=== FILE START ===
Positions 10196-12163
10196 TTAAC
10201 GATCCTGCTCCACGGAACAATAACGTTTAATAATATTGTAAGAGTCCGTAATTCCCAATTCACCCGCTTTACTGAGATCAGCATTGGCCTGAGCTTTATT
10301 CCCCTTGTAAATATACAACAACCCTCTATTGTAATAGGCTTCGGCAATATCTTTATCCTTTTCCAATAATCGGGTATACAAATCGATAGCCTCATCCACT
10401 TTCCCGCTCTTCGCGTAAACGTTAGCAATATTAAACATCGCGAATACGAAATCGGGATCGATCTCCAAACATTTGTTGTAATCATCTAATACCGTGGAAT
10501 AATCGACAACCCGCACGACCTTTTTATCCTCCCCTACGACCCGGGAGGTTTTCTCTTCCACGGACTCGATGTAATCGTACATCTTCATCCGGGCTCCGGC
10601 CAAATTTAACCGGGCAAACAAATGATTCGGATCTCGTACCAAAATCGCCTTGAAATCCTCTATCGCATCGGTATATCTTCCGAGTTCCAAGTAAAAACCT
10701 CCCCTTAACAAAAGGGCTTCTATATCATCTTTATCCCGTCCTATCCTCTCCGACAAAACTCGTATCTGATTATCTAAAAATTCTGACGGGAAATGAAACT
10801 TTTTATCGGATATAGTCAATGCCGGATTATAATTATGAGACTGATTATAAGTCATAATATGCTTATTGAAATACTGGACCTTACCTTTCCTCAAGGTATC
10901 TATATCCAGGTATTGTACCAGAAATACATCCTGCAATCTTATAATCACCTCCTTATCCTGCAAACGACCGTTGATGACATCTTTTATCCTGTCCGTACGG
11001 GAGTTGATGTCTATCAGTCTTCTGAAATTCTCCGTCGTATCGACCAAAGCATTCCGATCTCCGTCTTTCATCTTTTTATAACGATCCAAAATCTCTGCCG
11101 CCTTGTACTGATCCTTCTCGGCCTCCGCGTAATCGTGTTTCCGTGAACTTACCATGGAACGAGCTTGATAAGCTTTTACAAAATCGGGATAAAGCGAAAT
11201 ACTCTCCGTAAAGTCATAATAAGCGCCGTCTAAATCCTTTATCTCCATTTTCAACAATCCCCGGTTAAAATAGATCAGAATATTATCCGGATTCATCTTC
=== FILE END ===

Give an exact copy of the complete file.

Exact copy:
Positions 10196-12163
10196 TTAAC
10201 GATCCTGCTCCACGGAACAATAACGTTTAATAATATTGTAAGAGTCCGTAATTCCCAATTCACCCGCTTTACTGAGATCAGCATTGGCCTGAGCTTTATT
10301 CCCCTTGTAAATATACAACAACCCTCTATTGTAATAGGCTTCGGCAATATCTTTATCCTTTTCCAATAATCGGGTATACAAATCGATAGCCTCATCCACT
10401 TTCCCGCTCTTCGCGTAAACGTTAGCAATATTAAACATCGCGAATACGAAATCGGGATCGATCTCCAAACATTTGTTGTAATCATCTAATACCGTGGAAT
10501 AATCGACAACCCGCACGACCTTTTTATCCTCCCCTACGACCCGGGAGGTTTTCTCTTCCACGGACTCGATGTAATCGTACATCTTCATCCGGGCTCCGGC
10601 CAAATTTAACCGGGCAAACAAATGATTCGGATCTCGTACCAAAATCGCCTTGAAATCCTCTATCGCATCGGTATATCTTCCGAGTTCCAAGTAAAAACCT
10701 CCCCTTAACAAAAGGGCTTCTATATCATCTTTATCCCGTCCTATCCTCTCCGACAAAACTCGTATCTGATTATCTAAAAATTCTGACGGGAAATGAAACT
10801 TTTTATCGGATATAGTCAATGCCGGATTATAATTATGAGACTGATTATAAGTCATAATATGCTTATTGAAATACTGGACCTTACCTTTCCTCAAGGTATC
10901 TATATCCAGGTATTGTACCAGAAATACATCCTGCAATCTTATAATCACCTCCTTATCCTGCAAACGACCGTTGATGACATCTTTTATCCTGTCCGTACGG
11001 GAGTTGATGTCTATCAGTCTTCTGAAATTCTCCGTCGTATCGACCAAAGCATTCCGATCTCCGTCTTTCATCTTTTTATAACGATCCAAAATCTCTGCCG
11101 CCTTGTACTGATCCTTCTCGGCCTCCGCGTAATCGTGTTTCCGTGAACTTACCATGGAACGAGCTTGATAAGCTTTTACAAAATCGGGATAAAGCGAAAT
11201 ACTCTCCGTAAAGTCATAATAAGCGCCGTCTAAATCCTTTATCTCCATTTTCAACAATCCCCGGTTAAAATAGATCAGAATATTATCCGGATTCATCTTC